"The experiences I had with live performance and composition modules laid the foundations for ideas to later blossom. So in answer to your question, it sort of happened unexpectedly. I was taught how to use Native Instruments' Reaktor during my sampling and synthesis module at dBs Music. I found I was quite good at creating instruments and effects using it. In the third year, I started looking at Max MSP. I had this problem I wanted to solve which was helping blind or physically disabled musicians gain access to using the platform.

"Using Max led me onto Javascript, Javascript introduced me to Python and I climbed the ladder into programming. I used these languages to create a device that uses AI and machine learning to solve accessibility issues. From there I started looking back at other workflow problems I had wanted to solve previously.

"I found I really enjoyed coding as well. It's still all about the music and I love making music but now I've found a different career path in the industry, one that I never imagined I would take".

flowstate cover


Tell us more about your new career path and the company FlowState

"My Masters degree at dBs really helped me to think about how my work could have a greater impact on the music industry as a whole. What would be my big contribution? I had a mindset shift from asking, 'what problems would I like to solve?' to 'how can I help other musicians?' This got me thinking about the things that are important to musicians, which led me back to workflow."

"When I looked a bit deeper the desire to stay in the zone or in the 'FlowState' is something that's really important to creators. I decided this would be where my focus should be and I started the brand FlowState." 

"My mission is to enhance your production experience by helping you to stay in the zone while making music. I have created a number of Max for Live devices which are available to download here. I want to extend this concept to other DAWs, creating workflow enhancement suites for all of them. My big goal is to eventually develop the ultimate DAW which will use AI technology to create the most advanced user experience possible.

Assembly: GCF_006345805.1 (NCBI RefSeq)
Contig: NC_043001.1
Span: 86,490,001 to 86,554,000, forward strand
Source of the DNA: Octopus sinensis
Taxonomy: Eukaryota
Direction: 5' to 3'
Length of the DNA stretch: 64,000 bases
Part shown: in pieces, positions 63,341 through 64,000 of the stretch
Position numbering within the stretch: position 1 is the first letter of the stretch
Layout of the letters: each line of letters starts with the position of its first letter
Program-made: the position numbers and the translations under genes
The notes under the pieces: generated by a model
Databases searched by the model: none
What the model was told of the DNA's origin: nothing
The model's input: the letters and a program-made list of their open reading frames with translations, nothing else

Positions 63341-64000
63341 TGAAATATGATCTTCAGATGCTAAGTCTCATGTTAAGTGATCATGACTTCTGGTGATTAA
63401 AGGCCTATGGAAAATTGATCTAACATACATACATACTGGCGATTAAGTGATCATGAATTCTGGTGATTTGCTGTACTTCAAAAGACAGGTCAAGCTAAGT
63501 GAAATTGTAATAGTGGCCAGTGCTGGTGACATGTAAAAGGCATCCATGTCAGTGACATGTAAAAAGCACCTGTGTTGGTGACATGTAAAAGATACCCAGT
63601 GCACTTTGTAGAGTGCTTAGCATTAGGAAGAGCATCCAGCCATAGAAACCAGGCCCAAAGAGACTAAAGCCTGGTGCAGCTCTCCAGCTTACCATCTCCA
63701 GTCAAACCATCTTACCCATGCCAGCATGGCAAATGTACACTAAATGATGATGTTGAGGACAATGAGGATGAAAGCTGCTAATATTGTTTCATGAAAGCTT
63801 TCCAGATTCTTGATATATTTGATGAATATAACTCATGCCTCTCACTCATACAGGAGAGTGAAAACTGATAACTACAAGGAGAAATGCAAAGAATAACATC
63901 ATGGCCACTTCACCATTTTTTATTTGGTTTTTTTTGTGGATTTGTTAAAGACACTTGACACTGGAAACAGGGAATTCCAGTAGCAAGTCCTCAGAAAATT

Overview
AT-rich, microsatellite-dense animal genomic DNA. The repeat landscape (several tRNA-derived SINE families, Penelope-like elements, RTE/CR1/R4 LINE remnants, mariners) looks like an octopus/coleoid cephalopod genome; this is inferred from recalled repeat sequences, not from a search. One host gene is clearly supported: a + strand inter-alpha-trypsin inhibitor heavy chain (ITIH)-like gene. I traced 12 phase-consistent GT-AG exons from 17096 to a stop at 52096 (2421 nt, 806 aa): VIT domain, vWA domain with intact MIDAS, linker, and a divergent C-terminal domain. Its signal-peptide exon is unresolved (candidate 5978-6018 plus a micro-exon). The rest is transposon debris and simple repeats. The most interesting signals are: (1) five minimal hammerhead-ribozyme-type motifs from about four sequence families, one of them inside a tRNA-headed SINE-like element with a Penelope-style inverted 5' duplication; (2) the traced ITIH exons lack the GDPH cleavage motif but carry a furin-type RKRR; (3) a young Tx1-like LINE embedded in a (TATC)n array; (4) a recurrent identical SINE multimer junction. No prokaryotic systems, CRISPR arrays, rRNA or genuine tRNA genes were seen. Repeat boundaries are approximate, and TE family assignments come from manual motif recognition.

"For the moment though I'm focussing on Max for Live devices such as the 'Browser Mapper' which enables you to map Ableton Live's browser, the 'Smart Search' which enables you to use a keyboard shortcut to bring up a search window that will search your whole track for any item, and the one I'm working on at the moment which is a MIDI converter turning audio from a guitar into MIDI information. Although the latter is a slight branch away from workflow, it's there to help people who play guitar, but not keys, write synth and keyboard melody or baselines quicker. 

"Everything I'm creating has the musician in mind first and foremost and I'm really excited to help people create better music using my devices".

The interface for the MIDI guitar device

Any other plans for the future?

"First and foremost it's finishing my Masters degree and launching FlowState as a company. I have a really big project I'm currently working on but that has to stay under wraps until some of the backend business agreements are finalised. For now it's continuing to enhance the workflow for as many musicians as possible."